Happy Greek Independence Day!
Find out about Agia Lavra, the church where the revolution began, in my Church Hopping column on Burnside Writers Collective.
And read my previous post on the history of March 25 being Greek Independence Day here.
Around the same time that Jack Kerouac packed his rucksack and went on the road, Christopher Makos was born into a Greek American family in Kerouac’s hometown. In the June 2013 issue of That’s, Ned Kelly reported:
Christopher Makos was born in 1948 in Lowell, Massachusetts, the birthplace of pioneering Beat Generation writer Jack Kerouac; a heritage he was oblivious of in his youth. “Growing up in Lowell, I wasn’t aware of anything, except how to leave,” he says. “How to grow up fast and figure out how to leave.”
Sounds pretty Beat to me!
Makos went on to live in California and then, after high school, moved to New York and, later, Paris. It was there that he became an apprentice to the esteemed Man Ray. Back in New York City, he photographed the scene on the Lower East Side—Beat writer William S. Burroughs, the Ramones, Patti Smith, David Bowie, Lou Reed, and Debbie Harry are just a few of the icons who ended up in his book White Trash. Though it was the ’70s by this point, it’s got it’s Beat Generation connections. (If you’re interested in reading up more on this, I’d recommend Victor Bockris’ Beat Punks.)
Makos became friends with Andy Warhol, who called him the “most modern photographer in America.”
The latest incarnation of this seminal punk photography book, White Trash Uncut, is coming out in May 2014 (published by Glitterati Incorporated), and Resource Magazine’s Aria Isberto caught up with the Greek-American photographer to talk about the underground scene, what it takes to get published, and what kind of camera he uses. You can read it here.
Interested in my writing for Resource Magazine? Check out:::
Read more of my Lowell posts here. Among my favorites are:::
Read about other Greek Americans I’ve written about on my blog. Here’s a few selections:::
Which Greek American do you want to see me write about next?!
Go home and wash up.
Clean up your act.
Sweep your lives clean of your evildoings
so I don’t have to look at them any longer.
Say no to wrong.
Learn to do good.
Work for justice.
Help the down-and-out.
Stand up for the homeless.
Go to bat for the defenseless.
~Isaiah 1: 13-17
In the Greek Orthodox faith today is Καθαρά Δευτέρα — Clean Monday. Clean Monday is to Greek Orthodox believers what Ash Wednesday is to Catholic believers. It’s the start of Great Lent. Well, technically it begins at sunset the Sunday before.
Lent is thought of as a time of abstaining. We fast from meat and dairy. But it is more than that. It is also a time of taking on new, better habits. Today we not only wash ourselves from our past wrongdoings, but we work on behalf of those who need a helping hand.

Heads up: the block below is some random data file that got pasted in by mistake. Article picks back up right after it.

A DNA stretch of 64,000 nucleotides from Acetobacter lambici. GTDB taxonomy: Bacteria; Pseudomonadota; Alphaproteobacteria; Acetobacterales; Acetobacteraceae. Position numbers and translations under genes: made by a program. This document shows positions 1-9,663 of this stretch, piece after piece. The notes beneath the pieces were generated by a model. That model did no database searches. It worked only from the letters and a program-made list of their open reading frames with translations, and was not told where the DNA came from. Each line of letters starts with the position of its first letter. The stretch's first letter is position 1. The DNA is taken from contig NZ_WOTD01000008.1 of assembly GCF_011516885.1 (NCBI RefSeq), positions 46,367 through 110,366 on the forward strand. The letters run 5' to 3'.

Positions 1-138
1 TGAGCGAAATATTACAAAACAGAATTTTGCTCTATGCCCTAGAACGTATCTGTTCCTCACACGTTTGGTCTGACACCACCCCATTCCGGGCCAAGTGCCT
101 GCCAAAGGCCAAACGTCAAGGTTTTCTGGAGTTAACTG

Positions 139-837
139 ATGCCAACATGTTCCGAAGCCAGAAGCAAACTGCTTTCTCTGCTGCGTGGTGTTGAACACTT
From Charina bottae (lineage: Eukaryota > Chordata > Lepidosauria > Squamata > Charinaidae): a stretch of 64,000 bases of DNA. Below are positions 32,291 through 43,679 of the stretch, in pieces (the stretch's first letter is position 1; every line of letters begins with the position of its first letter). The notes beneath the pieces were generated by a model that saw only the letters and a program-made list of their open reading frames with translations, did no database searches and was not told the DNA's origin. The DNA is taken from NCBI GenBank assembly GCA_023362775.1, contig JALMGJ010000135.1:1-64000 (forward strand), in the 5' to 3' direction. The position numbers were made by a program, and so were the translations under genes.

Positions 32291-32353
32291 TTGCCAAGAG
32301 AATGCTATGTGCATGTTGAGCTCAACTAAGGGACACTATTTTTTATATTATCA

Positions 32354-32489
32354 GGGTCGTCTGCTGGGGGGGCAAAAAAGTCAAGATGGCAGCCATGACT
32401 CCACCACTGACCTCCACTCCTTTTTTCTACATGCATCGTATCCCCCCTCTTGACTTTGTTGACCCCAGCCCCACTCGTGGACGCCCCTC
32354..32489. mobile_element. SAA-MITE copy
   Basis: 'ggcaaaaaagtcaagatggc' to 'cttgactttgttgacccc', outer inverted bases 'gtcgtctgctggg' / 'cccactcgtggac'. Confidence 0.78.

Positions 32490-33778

Usually you can make it to more than one Carnival because Greek Orthodox follow the Julian calendar, while Catholics use the new, Gregorian, calendar. However, this year our calendars coincide.
Carnival is basically a time to many go wild right before the seriousness of the 40-day fast of Great Lent leading up to the Crucifixion of Christ on Good Friday and His Resurrection on Easter Sunday. Though it’s certainly tied to Orthodox Christianity, practicing Orthodox believers don’t participate in its more reckless aspects that are tied to Dionysus. The parades and floats, though? Those are fun!
Jhumpa Lahiri criticized the American literary world as “shameful the lack of translation, the lack of energy put into translation in the American market.” The Indian American author said this on the panel about global literature at the Jaipur Literature Festival that I blogged about earlier, when I remarked on Xiaolu Guo’s sentiments that American literature is “overrated.”
I agree with Lahiri that our reading preferences in America are too inward focused. Ideally, we’d all be able to read in at least a second language, like Lahiri, who apparently hasn’t read anything in English in over two years. Good for her, but I’m a Greek school dropout. When I was in high school, I used to read Spanish decently, but I unfortunately haven’t kept it up and nowadays only read the Spanish advertisements in the subway station. Sometimes I tell myself one day I’ll go back to school to really study a language, but that day hasn’t come yet. It’s not that I don’t think it’s important. It’s that I know my limitations, and as horrible as it is to admit this learning another language just isn’t a priority at the moment.
That pains me especially when it comes to contemporary Greek literature. I am quite curious about the literary trends in Greece right, particularly in how they treat the economic crisis. I’ve read some translations of contemporary Greek works, but the truth is they’re hard to come by.